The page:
- Associated Press - Wednesday, April 2, 2014

ST. LOUIS (AP) - A suburban St. Louis man collected thousands of dollars in donations purportedly for a charity that provides aid for wounded veterans, but kept all the money for himself, Missouri Attorney General Chris Koster said Wednesday.

Koster and St. Charles County prosecutor Tim Lohmar were in St. Louis to announce charges against William Harshbarger, 34, of St. Charles. He faces seven criminal counts in St. Charles County and four in St. Louis County. Authorities say he fraudulently collected at least $6,200.

Harshbarger is jailed in St. Charles on $35,000 bond. He does not yet have a listed attorney.

Harshbarger is accused of soliciting unauthorized donations for the Wounded Warrior Project, often standing outside stores to ask for money. In one case, Koster said, he accepted an invitation to attend a girl’s 15th birthday party to accept donations from her guests, who were asked to give to the charity instead of buying a birthday gift.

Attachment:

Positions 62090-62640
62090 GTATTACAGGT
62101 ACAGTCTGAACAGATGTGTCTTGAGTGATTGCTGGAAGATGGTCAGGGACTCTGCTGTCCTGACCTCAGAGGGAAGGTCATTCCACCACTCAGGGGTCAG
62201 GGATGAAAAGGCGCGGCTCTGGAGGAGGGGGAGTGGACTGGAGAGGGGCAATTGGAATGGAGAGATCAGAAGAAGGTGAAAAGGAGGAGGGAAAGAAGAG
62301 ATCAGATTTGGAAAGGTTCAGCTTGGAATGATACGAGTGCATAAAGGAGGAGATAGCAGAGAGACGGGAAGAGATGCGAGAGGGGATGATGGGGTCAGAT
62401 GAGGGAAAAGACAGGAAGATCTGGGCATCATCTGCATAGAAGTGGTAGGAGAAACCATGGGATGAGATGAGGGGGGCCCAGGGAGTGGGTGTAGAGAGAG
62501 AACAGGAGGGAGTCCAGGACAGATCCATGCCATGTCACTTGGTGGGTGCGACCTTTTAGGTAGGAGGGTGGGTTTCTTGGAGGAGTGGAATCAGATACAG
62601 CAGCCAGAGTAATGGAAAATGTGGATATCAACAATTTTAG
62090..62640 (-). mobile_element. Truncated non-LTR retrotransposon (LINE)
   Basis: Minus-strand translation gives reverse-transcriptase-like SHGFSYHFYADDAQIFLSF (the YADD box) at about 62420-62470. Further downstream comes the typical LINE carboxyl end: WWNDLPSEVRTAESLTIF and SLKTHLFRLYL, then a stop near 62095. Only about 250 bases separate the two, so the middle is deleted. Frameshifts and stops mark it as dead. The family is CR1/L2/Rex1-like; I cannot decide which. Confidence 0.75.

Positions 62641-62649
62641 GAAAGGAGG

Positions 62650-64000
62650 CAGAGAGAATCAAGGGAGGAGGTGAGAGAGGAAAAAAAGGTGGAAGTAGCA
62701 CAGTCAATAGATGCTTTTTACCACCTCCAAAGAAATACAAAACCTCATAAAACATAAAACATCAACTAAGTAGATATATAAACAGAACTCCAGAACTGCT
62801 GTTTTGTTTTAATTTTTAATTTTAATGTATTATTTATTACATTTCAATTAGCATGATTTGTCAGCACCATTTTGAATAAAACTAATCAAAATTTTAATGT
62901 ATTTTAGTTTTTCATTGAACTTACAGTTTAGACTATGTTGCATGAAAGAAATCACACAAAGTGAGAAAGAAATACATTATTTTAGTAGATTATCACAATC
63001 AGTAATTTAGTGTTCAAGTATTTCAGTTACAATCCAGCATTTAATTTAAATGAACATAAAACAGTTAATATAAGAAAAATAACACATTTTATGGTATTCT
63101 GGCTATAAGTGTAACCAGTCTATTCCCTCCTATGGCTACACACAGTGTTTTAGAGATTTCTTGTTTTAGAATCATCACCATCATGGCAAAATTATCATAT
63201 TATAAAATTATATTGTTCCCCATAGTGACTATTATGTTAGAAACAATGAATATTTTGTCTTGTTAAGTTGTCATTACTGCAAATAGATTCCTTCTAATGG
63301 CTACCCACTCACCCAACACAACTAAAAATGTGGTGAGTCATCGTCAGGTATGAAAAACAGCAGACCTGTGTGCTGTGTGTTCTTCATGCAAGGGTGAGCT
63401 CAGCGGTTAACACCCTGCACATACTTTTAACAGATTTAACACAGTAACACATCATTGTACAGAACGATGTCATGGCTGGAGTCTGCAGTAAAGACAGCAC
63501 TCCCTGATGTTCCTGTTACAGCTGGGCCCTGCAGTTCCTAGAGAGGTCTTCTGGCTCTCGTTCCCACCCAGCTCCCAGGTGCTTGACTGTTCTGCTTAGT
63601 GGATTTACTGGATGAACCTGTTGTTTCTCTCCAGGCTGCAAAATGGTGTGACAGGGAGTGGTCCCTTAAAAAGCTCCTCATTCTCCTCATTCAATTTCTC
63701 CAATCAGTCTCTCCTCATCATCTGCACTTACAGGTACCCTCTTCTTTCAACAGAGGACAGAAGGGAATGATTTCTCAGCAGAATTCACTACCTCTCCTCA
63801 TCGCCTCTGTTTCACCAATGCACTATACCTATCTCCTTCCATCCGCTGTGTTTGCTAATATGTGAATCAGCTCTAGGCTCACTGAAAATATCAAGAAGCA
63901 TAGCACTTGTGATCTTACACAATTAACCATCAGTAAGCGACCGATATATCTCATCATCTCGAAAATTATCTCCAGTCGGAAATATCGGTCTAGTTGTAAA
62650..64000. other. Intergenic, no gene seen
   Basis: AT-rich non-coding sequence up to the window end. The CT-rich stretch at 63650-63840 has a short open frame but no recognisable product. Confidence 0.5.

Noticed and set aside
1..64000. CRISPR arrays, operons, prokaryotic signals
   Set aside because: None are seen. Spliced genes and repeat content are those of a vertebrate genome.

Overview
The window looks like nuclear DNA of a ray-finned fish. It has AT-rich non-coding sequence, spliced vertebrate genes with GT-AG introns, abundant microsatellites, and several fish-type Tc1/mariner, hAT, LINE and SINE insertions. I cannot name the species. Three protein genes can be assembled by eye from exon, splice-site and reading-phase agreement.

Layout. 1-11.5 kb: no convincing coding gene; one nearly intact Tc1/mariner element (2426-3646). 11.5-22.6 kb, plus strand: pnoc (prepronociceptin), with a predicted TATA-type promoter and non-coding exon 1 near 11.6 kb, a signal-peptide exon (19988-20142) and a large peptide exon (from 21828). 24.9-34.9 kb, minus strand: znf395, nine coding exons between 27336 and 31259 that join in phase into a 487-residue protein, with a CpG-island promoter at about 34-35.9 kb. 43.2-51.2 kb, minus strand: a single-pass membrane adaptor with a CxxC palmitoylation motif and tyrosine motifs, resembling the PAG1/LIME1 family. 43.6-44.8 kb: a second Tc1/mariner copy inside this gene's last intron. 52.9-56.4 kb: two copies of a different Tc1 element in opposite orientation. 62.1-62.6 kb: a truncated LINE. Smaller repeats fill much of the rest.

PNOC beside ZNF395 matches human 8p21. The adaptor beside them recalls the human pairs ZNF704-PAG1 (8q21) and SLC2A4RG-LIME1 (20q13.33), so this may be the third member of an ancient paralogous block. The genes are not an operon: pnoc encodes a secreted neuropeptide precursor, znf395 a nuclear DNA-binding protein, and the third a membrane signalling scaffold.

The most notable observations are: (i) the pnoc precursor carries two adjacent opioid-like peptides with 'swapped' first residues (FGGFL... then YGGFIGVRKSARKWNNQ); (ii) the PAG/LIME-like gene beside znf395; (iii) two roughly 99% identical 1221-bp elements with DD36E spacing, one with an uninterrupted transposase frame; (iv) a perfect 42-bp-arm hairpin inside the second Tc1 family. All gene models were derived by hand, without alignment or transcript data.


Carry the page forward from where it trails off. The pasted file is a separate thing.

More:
Harshbarger collected $1,080 at the party, Koster said, and none went to the Wounded Warrior Project.

In another case, Koster said, Harshbarger altered a check written as a $30 donation to make it a $300 donation.

Harshbarger was arrested after a suspicious donor contacted the Wounded Warrior Project, which alerted authorities in Missouri.

“Many good-hearted people gave money to Mr. Harshbarger, believing that they were contributing to a well-established, nationally recognized charity, benefiting our nation’s servicemen and women,” Koster said.

Harshbarger himself is a veteran who was wounded in service. But Koster and Lohmar said he was never authorized to collect money for the Wounded Warrior Project, and never gave the charity any of the money he collected.

The Wounded Warrior Project raises awareness and seeks donations to meet the needs of those injured in military service. Spokeswoman Michelle Roberts said in a statement that there have been other instances where scammers illegally used the organization’s name. She said potential donors should know that the project does not solicit cash donations door-to-door or outside of stores.

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